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Tuesday, 29 July 2014

Review: Peter Sellars' Chamber Dream

A Midsummer Night's Dream: A Chamber Play
by William Shakespeare
Adapted and Directed by Peter Sellars
Featuring Sarah Afful, Dion Johnstone, Trish Lindstrom and Mike Nadajewski


From left to right: Sarah Afful, Mike Nadajewski, Trish Lindstrom
and Dion Johnstone. Photo by Michael Cooper
Reviewers whose homes are blogs of their own design and making were not granted media tickets for the opening of Peter Seller's version of A Midsummer Night's Dream, so I am under no obligation to review it, even after snaffling a freebie ticket on for a performance this past weekend.

And yet...

Something compels a response. Not because the Chamber Dream was so profoundly moving that it shakes one to the core, in fact, just the opposite. It is hard to feel anything for this production.

Ok, that is not quite true, at first one feels respect for the hard work that went into crafting this version of A Midsummer Night's Dream. But that is quickly replaced by boredom. Then frustration, and finally sheer aggravation at being trapped in an audience given no graceful avenue of escape.

The point of the piece and the director's intentions are clear in the program's notes: to get at the heart of the play by condensing the text and having a mere four actors quadruple up on the roles, their lines delivered by whispers or shouts with mic'd voices - to reveal layers in the text not normally heard and seen. Relationships overlap, intentions are muddied, a throwaway laugh becomes sexy, a vicious invective feels like silk.

But why is anyone who frequents theatre at all surprised by this? Corporate consultants are paid ridiculous amounts of money each year to tell businessmen a simple fact that every actor inherently knows - that 70% of all communication is non-verbal. Tone and pitch of voice, inflection, emphasis, body language - each one of these things factors into the meaning of any line or sentence when spoken aloud, and in theatre it goes miles in creating subtext .

So about twenty minutes into the performance when it became obvious this Dream is a master-class in non-verbal communication, it becomes boring. The actors explore the plays' relationships by changing the natures of the characters; the audience ceases to care. It would have been more interesting to read this version of the play, not witness its desiccation.  I do not use that word lightly - for all of Mr. Sellars' enlightened intentions to get at the heart of the play, he only reveals - relentlessly so - the dark, lustful, anguished side of the play's core emotion, love. There is no gentleness, no humour, no forgiveness... even at plays' end the characters do not seem convinced that the worst has passed and there is happiness to come.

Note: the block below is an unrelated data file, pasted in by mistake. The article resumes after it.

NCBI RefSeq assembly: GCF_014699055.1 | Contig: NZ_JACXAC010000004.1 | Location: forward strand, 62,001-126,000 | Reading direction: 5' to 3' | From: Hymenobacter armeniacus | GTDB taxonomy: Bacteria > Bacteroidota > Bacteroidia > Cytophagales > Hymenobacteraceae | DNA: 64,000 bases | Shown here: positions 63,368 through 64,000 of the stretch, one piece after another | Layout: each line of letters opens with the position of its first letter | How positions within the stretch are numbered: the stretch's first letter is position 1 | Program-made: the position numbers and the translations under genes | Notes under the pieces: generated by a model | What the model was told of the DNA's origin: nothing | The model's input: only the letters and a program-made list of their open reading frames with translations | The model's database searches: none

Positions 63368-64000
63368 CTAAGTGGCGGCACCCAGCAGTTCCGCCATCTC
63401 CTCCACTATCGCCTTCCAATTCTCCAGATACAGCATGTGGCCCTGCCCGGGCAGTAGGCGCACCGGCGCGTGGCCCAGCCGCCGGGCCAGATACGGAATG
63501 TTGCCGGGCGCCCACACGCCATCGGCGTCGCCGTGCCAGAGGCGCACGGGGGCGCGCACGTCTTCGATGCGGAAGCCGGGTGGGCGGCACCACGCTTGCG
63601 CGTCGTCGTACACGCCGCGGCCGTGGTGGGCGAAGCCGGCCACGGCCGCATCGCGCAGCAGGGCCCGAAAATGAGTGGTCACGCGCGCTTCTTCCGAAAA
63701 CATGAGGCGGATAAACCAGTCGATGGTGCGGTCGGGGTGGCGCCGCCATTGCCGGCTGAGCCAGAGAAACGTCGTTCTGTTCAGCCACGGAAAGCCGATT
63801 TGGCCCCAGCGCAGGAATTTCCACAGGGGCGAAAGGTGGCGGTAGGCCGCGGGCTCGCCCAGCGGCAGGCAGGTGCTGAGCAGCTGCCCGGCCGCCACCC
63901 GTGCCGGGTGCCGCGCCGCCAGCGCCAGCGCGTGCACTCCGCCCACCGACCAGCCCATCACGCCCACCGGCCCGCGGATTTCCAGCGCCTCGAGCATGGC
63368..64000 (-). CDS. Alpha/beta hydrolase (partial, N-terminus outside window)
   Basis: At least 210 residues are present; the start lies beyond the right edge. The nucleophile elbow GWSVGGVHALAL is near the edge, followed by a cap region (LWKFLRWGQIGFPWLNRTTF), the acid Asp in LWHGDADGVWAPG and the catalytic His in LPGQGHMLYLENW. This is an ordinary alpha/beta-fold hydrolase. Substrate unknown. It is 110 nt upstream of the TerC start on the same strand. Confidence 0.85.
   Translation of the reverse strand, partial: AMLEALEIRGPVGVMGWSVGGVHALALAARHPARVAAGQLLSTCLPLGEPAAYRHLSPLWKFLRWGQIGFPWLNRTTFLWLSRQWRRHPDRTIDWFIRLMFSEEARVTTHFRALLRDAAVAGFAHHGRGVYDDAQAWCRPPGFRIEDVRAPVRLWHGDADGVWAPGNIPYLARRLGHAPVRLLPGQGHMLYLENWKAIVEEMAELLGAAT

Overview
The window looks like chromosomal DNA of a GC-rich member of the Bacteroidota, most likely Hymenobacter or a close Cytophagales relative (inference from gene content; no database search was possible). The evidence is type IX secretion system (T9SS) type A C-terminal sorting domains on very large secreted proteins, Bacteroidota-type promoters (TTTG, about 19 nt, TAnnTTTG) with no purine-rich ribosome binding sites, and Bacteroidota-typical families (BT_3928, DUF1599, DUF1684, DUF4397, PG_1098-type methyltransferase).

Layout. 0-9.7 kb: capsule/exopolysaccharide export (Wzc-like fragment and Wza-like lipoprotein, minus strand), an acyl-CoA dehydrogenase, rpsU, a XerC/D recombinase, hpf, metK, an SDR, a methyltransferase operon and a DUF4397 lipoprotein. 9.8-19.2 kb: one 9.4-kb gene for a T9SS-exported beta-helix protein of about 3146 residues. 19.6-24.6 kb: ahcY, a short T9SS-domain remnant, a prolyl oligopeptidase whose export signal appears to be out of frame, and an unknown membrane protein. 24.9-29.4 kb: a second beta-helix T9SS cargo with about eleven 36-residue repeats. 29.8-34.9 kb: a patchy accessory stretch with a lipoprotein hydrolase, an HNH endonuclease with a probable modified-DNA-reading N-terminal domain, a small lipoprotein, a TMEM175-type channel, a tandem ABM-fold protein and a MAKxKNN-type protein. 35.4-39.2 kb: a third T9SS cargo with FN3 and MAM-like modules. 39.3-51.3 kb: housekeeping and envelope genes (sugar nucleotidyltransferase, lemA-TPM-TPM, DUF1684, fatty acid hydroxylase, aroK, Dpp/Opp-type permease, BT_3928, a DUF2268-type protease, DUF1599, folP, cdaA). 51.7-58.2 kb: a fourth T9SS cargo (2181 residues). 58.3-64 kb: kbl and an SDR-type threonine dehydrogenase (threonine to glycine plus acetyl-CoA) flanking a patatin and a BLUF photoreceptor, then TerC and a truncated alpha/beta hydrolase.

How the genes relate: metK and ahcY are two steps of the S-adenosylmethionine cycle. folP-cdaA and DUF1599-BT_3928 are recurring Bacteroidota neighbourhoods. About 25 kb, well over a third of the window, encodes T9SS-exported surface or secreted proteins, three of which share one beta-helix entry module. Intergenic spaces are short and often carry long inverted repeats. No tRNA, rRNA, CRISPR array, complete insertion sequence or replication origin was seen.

Were the performances brave and powerful? Yes, if you like your points made with a jackhammer over an hour and forty-five minutes with no interruption. Was it an audacious production? Yes, it is lovely to see the Stratford Festival taking such risks - and  for the sake of their financial health it is good they did not try it in a bigger venue.

But  theatre should not just be about presenting a play in a "clever" new way, it should also be about connecting with the audience, and this the Chamber Dream fails to do on any emotional level.

Well, except for making some of us so irritated it was hard not to scream at the characters "SNAP OUT OF IT!" so we could all go home.

So, if you go see the Chamber Dream, here are three pieces of advice:
  1) Carefully read the other reviews over there to the right  - Lynn Slotkin's and Kelly Nestruck's are particularly helpful.
  2) Be as familiar with the plot and as many of the characters of the original so it is easier to follow as the actors switch roles (Sarah Afful plays Helena, Hippolyta, Flute and Puck; Dion Johnstone plays Theseus, Demetrius, and Bottom; Trish Lindstrom plays Hermia, Lion, Wall and Titania; Mike Nadajewski plays Oberon, Lysander, and Peter Quince).
  3) Get a seat in the rows E, G, J or L for the best shot at an unobstructed view. It is a very small stage.

A Midsummer Night's Dream: A Chamber Play continues in repertory until September 20th at the Masonic Concert Hall.


1 comment:

  1. katie diotallevi2 August 2014 at 21:00

    Robyn - although I do agree with some of your points I feel you missed a very important part of the concept: this is a dream. The players are characters in the dream which is why there is such extremes of emotion and such confusion as they shift from one character to another. The background sounds (which you didn't mention) sound vaguely seashore-like with a rhythmic whooshing. These sounds get much louder whenever the charcters get really revved up. That is the sound of the heart with blood pulsing through its chambers. When emotions get heated, the blood pressure increases and the lighting supports this by turning blood red during those moments. The small room in which the quartet are trapped could be interpreted as the brain - the greyish swirls on the back wall look like the neural matter of the brain. The art installation in the theatre could be seen as the detritus of the brain - things seen, experienced and stored for future reference, We are inside someone's dream on a midsummer's night. For good or ill, we have to see it through to the end when we awake and try to make sense of the 'crazy dream' we've just had. Although I agree the show was a bit long, I found this concept quite exciting and I was moved by the intensity of the actors' commitment to their roles.

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